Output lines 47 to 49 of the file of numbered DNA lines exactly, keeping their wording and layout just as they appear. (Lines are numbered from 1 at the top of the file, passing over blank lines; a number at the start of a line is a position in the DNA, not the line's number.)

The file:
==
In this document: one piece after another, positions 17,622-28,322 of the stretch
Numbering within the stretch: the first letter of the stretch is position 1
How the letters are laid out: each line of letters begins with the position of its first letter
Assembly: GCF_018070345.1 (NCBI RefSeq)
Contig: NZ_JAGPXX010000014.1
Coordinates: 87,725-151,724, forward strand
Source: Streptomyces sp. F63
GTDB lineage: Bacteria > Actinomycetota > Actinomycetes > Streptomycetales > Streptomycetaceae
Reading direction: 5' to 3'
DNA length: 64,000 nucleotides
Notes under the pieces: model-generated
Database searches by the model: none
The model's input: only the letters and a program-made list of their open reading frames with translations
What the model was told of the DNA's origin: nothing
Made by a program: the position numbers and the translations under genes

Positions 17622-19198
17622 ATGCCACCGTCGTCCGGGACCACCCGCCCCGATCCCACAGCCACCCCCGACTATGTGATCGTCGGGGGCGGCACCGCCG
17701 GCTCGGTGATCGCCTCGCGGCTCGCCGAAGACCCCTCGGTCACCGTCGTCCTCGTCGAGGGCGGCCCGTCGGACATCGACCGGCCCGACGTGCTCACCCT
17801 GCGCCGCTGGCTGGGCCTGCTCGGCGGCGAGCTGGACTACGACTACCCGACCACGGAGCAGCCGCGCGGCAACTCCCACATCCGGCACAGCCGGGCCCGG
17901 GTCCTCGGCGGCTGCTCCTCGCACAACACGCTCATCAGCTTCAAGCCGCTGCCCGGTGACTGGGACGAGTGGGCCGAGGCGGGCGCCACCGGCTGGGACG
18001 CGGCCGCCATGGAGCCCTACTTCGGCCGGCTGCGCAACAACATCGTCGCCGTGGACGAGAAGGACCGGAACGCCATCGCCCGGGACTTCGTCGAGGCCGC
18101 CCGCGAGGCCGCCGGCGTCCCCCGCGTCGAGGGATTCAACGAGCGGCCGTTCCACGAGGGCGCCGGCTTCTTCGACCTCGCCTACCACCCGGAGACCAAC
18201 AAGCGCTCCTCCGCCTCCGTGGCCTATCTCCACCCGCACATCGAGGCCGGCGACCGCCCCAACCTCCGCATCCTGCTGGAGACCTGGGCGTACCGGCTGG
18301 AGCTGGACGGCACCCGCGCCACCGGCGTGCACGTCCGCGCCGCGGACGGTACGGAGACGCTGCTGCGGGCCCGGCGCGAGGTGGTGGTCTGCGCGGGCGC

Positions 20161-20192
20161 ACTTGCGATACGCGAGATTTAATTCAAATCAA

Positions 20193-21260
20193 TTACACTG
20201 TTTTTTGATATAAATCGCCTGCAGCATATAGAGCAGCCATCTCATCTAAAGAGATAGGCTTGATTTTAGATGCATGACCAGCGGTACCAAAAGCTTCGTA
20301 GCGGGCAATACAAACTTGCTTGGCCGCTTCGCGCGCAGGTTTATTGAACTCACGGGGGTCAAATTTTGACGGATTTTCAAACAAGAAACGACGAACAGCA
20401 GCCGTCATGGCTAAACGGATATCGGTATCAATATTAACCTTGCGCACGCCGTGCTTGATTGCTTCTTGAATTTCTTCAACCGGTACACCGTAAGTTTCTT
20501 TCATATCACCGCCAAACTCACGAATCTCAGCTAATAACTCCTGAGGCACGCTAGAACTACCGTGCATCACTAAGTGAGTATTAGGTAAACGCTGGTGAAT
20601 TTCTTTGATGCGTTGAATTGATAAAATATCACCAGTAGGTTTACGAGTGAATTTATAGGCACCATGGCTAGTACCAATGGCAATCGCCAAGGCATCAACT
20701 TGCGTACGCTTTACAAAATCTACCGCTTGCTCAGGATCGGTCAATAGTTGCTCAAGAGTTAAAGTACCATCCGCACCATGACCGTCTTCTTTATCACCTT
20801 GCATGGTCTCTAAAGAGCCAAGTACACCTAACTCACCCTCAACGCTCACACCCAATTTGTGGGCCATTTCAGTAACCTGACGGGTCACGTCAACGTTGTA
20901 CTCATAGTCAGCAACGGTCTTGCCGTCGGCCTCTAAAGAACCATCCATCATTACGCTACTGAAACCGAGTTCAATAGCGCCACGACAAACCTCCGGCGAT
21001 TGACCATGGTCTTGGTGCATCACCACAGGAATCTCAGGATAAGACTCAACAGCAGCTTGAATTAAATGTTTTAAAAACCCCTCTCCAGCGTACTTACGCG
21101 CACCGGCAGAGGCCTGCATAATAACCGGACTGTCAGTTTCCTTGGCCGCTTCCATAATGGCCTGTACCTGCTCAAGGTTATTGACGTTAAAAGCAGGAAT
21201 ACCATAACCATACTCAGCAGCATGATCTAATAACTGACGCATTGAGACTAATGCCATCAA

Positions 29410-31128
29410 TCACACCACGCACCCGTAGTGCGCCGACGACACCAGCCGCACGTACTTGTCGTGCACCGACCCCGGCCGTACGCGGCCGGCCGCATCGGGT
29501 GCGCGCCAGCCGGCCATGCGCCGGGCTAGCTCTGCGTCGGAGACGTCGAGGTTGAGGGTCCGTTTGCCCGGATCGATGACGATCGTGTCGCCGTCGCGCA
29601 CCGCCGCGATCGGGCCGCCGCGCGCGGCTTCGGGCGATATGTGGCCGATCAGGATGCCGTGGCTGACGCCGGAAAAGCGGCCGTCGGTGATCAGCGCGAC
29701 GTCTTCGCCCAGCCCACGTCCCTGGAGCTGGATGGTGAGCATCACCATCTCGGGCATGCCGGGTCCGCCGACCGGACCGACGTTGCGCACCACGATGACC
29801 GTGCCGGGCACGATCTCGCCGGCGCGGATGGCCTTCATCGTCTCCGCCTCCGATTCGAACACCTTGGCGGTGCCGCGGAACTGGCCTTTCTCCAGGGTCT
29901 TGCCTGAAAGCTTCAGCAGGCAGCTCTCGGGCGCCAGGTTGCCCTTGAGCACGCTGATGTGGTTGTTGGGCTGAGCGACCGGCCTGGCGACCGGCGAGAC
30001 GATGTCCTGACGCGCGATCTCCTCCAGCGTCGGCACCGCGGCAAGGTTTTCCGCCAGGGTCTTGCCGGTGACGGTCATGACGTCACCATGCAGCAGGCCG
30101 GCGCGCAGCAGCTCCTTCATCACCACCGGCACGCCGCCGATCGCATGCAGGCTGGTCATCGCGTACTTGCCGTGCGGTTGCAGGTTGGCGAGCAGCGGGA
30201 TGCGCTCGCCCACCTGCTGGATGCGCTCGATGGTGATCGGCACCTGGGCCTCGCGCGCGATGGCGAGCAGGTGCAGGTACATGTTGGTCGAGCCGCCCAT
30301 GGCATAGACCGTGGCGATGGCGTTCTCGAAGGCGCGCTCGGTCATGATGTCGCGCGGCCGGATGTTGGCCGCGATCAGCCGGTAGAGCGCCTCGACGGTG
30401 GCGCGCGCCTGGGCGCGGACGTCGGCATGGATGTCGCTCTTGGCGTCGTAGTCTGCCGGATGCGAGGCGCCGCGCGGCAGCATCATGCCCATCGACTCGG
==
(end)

30001 GATGTCCTGACGCGCGATCTCCTCCAGCGTCGGCACCGCGGCAAGGTTTTCCGCCAGGGTCTTGCCGGTGACGGTCATGACGTCACCATGCAGCAGGCCG
30101 GCGCGCAGCAGCTCCTTCATCACCACCGGCACGCCGCCGATCGCATGCAGGCTGGTCATCGCGTACTTGCCGTGCGGTTGCAGGTTGGCGAGCAGCGGGA
30201 TGCGCTCGCCCACCTGCTGGATGCGCTCGATGGTGATCGGCACCTGGGCCTCGCGCGCGATGGCGAGCAGGTGCAGGTACATGTTGGTCGAGCCGCCCAT